Emma Goldman Snowball Award 2023
Zeynep Şentek is a Turkish investigative journalist specialising in human rights and corruption reporting. Her work has appeared in several leading media around the world, including Der Spiegel, NRC, L’Espresso, Le Soir, Vice, Politiken, and has been awarded and shortlisted for various journalism prizes. She has a PhD in political science from Heidelberg University.
She promoted feminist, cross-border, investigative journalism in numerous settings, including at major industry events. In her previous role at openDemocracy, she supported its feminist journalism project and brought journalists together to work on deep dives into anti-gender actors around the world. She also teaches a variety of investigative techniques to early-career journalists in Turkey and Europe, demonstrating how investigative methods can be used for impactful reporting, including to uncover real threats to women and LGBTQ rights.
Zeynep was the managing editor of the investigative news platform The Black Sea for several years when the outlet was part of the pan-European journalism network European Investigative Collaborations (EIC). As the only woman from Eastern Europe on the EIC’s board, she pushed for better gender representation and inclusion. During a five-year period, she oversaw a team that led several prominent journalistic projects. She is currently the project director of the Climate Network at Arena for Journalism in Europe, where she works to improve climate reporting across the continent while advocating for a better gender and geographical balance in the climate-journalism field.
Verity Smith is a gay trans man with a disability who played elite women’s rugby for a number of years and now plays in the UK’s wheelchair rugby Super League. He is a leading voice on trans inclusion in sports in the UK and also supports diversity and inclusion for International Gay Rugby (IGR) and the Federation of Gay Games (FGG). He works for Mermaids as their Youth Engagement Manager.
Believing in education, not discrimination, he is passionate that all young people should have access to sport. Given the transphobia he has experienced while engaging in sports as a trans man, this firm belief in education and his dedication to working with youngsters is testimony to the great person he is. He takes his history and background, and turns that into a positive story to make sure that all children have access to sport. He works closely with sports clubs, national governing bodies, and local clubs to help support and bridge the gaps for trans, nonbinary, and gender-diverse young people, so that it doesn't matter whether you're trans, whether you're disabled, whether you're able-bodied, where you come from: Sport is everyone's game!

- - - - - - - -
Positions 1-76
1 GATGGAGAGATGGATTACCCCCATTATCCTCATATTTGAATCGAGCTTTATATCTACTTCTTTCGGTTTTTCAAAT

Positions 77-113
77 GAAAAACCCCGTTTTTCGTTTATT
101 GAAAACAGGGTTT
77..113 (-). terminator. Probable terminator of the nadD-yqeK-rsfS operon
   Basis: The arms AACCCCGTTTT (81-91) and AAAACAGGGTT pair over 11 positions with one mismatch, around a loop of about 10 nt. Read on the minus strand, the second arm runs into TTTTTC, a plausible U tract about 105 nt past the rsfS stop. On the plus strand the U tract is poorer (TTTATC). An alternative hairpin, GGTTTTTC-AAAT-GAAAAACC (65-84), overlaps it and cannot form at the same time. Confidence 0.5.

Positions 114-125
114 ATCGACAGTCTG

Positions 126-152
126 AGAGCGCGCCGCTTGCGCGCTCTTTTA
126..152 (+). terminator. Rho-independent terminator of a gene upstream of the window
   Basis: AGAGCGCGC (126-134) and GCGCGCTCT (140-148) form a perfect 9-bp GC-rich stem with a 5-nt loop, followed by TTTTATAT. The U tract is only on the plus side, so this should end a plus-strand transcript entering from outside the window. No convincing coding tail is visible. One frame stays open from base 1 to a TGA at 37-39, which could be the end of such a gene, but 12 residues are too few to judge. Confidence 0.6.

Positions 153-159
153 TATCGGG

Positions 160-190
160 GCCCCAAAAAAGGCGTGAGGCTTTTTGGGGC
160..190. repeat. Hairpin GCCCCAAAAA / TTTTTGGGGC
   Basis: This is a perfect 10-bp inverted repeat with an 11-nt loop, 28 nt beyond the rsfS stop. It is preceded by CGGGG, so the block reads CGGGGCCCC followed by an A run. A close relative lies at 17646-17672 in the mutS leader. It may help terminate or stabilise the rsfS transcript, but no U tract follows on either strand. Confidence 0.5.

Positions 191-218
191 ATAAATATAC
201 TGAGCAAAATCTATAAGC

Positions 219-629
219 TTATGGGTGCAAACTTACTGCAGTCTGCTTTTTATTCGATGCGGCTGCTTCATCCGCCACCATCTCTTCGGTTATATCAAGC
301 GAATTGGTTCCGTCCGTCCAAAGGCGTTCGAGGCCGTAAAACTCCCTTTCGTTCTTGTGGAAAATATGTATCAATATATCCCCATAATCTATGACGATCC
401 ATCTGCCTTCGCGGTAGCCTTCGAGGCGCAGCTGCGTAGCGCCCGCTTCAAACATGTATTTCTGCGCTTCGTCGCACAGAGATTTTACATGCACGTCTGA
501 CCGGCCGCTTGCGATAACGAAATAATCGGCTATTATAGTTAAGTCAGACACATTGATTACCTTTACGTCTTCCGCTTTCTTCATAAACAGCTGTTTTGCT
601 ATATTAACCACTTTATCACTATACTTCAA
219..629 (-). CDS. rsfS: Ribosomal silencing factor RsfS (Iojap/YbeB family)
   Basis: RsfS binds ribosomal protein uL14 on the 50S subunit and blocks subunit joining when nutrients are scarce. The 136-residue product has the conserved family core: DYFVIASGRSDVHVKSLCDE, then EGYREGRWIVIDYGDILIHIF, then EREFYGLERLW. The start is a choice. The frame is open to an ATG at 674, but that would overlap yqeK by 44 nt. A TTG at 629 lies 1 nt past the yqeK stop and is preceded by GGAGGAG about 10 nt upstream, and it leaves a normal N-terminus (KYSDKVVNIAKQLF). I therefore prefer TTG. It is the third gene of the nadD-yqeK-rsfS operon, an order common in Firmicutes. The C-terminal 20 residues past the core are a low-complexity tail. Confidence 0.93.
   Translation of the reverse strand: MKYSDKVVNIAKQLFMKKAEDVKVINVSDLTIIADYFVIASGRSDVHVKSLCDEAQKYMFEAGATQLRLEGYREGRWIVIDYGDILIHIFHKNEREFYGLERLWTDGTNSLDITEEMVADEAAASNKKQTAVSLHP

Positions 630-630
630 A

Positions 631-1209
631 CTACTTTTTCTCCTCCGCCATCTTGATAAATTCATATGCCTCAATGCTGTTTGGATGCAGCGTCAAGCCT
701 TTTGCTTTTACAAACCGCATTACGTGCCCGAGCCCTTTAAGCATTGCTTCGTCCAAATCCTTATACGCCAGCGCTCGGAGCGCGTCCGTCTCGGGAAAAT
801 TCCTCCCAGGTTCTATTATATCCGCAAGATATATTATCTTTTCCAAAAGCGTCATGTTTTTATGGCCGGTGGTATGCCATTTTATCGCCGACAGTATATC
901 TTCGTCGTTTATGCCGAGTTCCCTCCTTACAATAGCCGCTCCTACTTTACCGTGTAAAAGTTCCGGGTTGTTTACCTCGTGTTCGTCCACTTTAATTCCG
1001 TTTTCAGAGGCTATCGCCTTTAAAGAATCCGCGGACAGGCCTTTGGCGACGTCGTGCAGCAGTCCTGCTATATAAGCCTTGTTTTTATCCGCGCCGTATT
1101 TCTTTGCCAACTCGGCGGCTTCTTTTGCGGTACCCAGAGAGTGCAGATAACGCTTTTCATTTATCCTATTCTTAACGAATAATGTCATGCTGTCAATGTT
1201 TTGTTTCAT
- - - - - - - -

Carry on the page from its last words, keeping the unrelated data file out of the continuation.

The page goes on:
Talat Yaqoob is a Scottish campaigner, social researcher, and media commentator who focuses on system and policy change related to women's equality, anti-racism, intersectional analysis of inequalities, and public participation in policy-making. She was educated in Scotland, at Heriot Watt University and the University of Edinburgh.
In order to amplify women of color’s expertise and challenge who has access to influence and media in Scotland, she launched the Pass the Mic project in October 2019. She was the director of Equate Scotland from 2016 to 2020, working on women's equality across the science, technology, engineering, and mathematics (STEM) sectors. During this time she conducted the first intersectional analysis of women's experiences in STEM in Scotland. She is co-founder of the cross-party campaign group Women 50:50, advocating for fair representation for women in politics. She is also co-chair of the First Minister’s Advisory Council on Women and Girls.
Her most recent research work includes an analysis of racism and people of color’s experiences in labor-market initiatives, and public attitude change methodology on women’s equality. She is an award-winning writer, and in 2018 was awarded the Outstanding Women of Scotland award from the Saltire Society. She was made a Fellow of the Royal Society of Edinburgh in 2020, and a mural of her was sited in Edinburgh as part of a celebration of women in STEM in 2021.
Mária Takács is a Hungarian documentary director, video journalist, and civil activist who combined her training at the Hungarian Film Academy with a double major in history and geography at Eötvös Loránd University. She worked for Hungarian Television until 2008, and for 20 years has been making videos and documentaries for NGOs, mainly those serving Hungarian LGBTQ and other civil communities. She was an event coordinator and selection committee member of the Verzio International Human Rights Documentary Film Festival. Having run a feminist film club since 2008, she is also a founding member of Labrisz Lesbian Association (1999–) and the Budapest Lesbian Film-committee (2000–2004). Her mission is to raise awareness and to support human rights through the language of film.